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This article in CS

  1. Vol. 24 No. 2, p. 345-349
    Received: Jan 14, 1983

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Selection in Alfalfa for Forage Yield with Three Moisture Levels in Drought Boxes1

  1. RoseMary Salter,
  2. Bill Melton,
  3. Marvin Wilson and
  4. Cliff Currier2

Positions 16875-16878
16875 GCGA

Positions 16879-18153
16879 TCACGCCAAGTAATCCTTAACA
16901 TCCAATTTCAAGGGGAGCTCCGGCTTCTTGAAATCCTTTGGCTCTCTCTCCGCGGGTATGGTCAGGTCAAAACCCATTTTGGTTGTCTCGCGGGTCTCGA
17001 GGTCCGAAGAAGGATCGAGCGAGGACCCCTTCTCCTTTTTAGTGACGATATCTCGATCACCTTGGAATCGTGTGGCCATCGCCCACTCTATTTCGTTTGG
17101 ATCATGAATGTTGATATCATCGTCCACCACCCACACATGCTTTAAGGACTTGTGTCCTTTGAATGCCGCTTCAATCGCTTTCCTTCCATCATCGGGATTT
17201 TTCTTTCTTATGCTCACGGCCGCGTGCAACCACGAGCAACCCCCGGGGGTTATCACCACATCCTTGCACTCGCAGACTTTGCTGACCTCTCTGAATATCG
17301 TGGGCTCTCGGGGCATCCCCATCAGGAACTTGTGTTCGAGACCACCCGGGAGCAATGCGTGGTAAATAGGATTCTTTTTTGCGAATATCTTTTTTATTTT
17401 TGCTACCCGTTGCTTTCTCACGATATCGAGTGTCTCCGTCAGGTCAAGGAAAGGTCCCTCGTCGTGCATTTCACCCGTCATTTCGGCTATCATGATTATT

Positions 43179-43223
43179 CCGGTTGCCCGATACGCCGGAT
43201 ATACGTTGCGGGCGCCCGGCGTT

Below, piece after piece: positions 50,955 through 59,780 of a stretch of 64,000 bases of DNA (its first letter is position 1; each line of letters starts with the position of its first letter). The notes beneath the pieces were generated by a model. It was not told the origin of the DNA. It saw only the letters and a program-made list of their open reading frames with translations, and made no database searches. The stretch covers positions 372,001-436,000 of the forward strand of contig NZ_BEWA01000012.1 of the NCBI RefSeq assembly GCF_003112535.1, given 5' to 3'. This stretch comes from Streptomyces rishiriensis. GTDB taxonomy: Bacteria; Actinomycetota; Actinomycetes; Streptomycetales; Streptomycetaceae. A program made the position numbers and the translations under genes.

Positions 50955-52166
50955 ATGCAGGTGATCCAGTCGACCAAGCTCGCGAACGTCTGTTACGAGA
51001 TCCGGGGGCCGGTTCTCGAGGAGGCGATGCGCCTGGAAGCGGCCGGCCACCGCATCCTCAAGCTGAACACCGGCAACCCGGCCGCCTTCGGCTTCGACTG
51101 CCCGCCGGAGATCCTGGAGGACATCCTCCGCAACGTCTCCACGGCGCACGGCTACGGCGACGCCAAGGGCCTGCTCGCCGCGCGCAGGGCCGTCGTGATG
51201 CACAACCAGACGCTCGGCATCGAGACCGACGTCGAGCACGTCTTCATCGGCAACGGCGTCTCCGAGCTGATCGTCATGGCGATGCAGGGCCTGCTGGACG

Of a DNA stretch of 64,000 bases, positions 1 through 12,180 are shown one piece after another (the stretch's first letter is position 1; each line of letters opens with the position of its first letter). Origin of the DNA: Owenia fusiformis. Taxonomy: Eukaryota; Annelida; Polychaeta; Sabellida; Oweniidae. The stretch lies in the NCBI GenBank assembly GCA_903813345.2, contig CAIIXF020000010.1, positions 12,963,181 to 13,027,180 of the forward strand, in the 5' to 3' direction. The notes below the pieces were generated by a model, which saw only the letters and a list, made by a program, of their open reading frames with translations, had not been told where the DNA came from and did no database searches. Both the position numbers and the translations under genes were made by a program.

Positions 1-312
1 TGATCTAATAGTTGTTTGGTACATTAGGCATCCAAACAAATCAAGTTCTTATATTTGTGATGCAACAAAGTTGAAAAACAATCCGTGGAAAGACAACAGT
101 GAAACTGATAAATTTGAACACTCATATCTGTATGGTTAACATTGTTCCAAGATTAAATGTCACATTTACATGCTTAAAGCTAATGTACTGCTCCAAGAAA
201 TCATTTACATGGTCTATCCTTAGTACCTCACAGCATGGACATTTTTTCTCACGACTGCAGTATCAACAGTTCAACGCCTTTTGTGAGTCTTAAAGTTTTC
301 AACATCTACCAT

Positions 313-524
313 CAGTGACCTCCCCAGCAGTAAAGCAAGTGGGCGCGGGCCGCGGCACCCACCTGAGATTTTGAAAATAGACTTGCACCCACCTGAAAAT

Although soil moisture availability is the most limiting factor in crop production in many areas of the United States, little progress has been made in developing cultivars tolerant to moisture stress. The objective of our study was to evaluate a drought box screening procedure for use in alfalfa (Medicago sativa L.) breeding to improve performance under less than optimum moisture conditions. Seven diverse alfalfa cultivars and three germplasm sources were evaluated for forage yield and root characteristics under three moisture treatments in drought boxes in a shadehouse. Divergent selection for forage yield was practiced in the low and intermediate moisture treatments, and for high forage yield in the high moisture treatment. Selected plants were intercrossed within groups and progenies were evaluated under similar conditions. Average forage yield was reduced 30 and 55% in the intermediate and low moisture treatments, respectively, when compared to the high moisture treatment. Entries did not differ for yield in the low moisture treatment, but they varied in their yield response to increasing rates of irrigation. Variability among plants for forage yield was not reduced by moisture treatments. Root weight decreased and root fibrousness increased as moisture stress increased. Entries differed for all root characteristics measured. Forage yield was correlated with all root characteristics, but we concluded that the added information did not justify the time, labor, and expense of root excavation. Selection and evaluation in the intermediate moisture treatment resulted in the greatest progress and differentiation among populations.

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